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J Biol Chem 1996 Sep 27;27139:23657-60.
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Yeast-derived recombinant DG42 protein of Xenopus can synthesize hyaluronan in vitro.

DeAngelis PL , Achyuthan AM .

We demonstrate in this report that the Xenopus DG42 gene product made in the yeast Saccharomyces cerevisiae can synthesize authentic high molecular weight hyaluronan (hyaluronic acid; HA) in vitro. Saccharomyces are eukaryotes that do not naturally produce HA or any other molecules known to contain glucuronic acid. Therefore bakers' yeast is a good model system to determine the enzymatic activity of the DG42 protein, which is the topic of recent debate. Membrane extracts prepared from cells expressing DG42 encoded on a plasmid incorporated [14C]glucuronic acid and N-[3H]acetylglucosamine from exogenously supplied UDP-sugar nucleotides into a high molecular mass (10(6) to 10(7) Da) polymer in the presence of magnesium ions. Both sugar precursors were simultaneously required for elongation. Control extracts prepared from cells with the vector plasmid alone or the DG42 cDNA in the antisense orientation did not display this activity. The double-labeled polysaccharide product synthesized in vitro was deemed to be HA by enzymatic analyses; specific HA lyase could degrade the polymer, but it was unaffected by protease or chitinase treatments. The fragments generated by HA lyase were identical to fragments derived from authentic vertebrate HA as compared by high performance liquid chromatography. We conclude that DG42 is a membrane-associated HA synthase capable of transferring both glucuronic acid and N-acetylglucosamine groups.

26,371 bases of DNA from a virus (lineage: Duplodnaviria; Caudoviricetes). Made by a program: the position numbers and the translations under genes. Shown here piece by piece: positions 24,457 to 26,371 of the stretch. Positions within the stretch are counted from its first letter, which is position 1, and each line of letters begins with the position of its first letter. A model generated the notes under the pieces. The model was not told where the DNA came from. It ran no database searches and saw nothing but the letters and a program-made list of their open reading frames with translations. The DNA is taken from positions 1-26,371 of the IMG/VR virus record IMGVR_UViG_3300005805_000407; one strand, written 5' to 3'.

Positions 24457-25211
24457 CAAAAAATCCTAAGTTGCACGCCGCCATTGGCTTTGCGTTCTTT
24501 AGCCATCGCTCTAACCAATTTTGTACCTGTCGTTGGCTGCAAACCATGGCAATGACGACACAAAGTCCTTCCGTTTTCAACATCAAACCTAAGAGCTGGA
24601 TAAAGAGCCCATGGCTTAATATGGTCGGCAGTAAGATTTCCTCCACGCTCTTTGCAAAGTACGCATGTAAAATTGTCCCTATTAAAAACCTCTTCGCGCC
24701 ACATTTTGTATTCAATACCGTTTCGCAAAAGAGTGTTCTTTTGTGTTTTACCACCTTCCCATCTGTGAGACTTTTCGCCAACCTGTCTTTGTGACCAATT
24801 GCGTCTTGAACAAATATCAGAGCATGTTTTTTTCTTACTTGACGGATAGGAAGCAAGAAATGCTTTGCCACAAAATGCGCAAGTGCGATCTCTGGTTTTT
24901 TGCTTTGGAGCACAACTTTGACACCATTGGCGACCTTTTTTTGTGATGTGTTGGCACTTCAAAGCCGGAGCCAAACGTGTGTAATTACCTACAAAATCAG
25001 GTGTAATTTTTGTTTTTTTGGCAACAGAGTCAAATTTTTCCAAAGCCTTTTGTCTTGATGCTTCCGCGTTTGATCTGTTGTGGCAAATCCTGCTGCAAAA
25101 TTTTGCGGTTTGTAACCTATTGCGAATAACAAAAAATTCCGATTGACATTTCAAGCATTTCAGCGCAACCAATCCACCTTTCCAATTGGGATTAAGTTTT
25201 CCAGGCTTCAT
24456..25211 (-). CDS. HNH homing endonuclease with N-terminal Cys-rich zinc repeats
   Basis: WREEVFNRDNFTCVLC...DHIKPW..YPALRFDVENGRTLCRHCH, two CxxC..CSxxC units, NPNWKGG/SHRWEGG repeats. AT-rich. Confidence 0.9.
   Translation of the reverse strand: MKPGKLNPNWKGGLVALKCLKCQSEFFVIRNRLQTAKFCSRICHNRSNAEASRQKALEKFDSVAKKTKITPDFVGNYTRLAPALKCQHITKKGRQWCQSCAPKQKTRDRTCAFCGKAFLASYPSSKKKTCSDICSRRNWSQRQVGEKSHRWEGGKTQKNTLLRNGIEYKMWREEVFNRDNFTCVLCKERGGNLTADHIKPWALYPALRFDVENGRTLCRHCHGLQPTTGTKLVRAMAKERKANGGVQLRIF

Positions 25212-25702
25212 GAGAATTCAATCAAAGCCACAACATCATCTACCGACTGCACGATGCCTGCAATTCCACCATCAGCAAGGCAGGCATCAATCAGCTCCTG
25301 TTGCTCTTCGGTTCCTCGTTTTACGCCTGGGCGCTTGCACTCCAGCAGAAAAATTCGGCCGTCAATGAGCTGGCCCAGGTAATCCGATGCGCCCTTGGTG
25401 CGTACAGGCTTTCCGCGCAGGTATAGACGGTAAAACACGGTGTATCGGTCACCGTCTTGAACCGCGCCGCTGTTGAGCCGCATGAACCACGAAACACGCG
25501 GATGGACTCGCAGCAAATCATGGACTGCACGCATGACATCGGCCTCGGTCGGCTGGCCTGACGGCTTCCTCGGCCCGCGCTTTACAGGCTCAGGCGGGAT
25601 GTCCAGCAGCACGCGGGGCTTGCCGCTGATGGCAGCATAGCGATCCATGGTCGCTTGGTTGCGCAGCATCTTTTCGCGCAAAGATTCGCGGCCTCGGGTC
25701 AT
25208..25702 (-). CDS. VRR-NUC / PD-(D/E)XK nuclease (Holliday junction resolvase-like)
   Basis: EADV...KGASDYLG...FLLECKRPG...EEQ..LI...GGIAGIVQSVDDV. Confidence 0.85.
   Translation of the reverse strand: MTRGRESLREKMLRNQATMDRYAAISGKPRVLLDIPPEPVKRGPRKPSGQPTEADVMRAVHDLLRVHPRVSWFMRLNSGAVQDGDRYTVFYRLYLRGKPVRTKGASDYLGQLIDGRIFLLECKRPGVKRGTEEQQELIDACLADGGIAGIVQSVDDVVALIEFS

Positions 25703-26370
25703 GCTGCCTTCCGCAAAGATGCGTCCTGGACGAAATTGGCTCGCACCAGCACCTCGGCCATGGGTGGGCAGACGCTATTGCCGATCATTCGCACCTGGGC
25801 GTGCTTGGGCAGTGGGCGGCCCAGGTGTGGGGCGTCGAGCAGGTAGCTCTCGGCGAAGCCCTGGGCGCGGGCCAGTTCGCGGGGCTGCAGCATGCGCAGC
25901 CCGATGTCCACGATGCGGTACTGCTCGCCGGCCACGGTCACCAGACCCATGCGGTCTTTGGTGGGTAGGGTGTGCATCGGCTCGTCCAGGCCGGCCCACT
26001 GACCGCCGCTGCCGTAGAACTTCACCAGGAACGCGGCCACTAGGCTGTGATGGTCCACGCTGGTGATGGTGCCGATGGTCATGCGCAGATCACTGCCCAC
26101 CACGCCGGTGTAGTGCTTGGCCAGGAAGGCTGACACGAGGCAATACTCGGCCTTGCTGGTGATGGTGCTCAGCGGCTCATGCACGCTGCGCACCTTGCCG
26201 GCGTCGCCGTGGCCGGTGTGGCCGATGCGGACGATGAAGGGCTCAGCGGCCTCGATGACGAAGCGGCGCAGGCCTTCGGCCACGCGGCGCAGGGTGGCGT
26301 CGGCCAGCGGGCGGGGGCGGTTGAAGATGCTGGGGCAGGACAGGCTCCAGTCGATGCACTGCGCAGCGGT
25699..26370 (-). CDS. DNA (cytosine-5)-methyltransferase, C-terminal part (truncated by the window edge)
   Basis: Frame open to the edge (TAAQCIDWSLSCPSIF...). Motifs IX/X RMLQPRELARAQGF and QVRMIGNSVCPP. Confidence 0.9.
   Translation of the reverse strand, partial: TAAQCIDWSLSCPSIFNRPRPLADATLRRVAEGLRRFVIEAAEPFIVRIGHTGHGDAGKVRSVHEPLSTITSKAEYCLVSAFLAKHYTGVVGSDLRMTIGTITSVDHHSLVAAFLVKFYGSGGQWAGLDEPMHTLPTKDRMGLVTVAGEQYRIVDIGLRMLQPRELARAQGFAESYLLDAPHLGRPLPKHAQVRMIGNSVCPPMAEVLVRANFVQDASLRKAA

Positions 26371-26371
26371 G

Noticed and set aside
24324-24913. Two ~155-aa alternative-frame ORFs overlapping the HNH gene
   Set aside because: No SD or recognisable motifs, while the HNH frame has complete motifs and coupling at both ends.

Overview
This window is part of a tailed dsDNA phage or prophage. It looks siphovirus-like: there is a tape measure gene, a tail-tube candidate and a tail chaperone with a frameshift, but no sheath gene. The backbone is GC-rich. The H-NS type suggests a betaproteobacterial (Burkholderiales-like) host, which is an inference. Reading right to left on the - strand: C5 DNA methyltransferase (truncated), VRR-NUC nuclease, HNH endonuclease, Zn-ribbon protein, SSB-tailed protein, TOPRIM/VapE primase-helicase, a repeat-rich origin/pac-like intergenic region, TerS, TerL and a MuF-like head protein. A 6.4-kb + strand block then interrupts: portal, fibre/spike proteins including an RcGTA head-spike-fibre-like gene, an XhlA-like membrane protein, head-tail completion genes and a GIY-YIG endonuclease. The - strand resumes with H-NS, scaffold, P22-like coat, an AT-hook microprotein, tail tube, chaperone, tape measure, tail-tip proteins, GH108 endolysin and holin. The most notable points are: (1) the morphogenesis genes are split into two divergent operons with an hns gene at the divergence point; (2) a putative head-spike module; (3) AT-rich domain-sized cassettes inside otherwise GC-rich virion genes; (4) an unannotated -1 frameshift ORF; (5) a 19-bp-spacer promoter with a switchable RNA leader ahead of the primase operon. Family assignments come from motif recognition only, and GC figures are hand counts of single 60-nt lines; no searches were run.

PubMed ID: 8798586
Article link: J Biol Chem

Species referenced: Xenopus laevis
Genes referenced: has1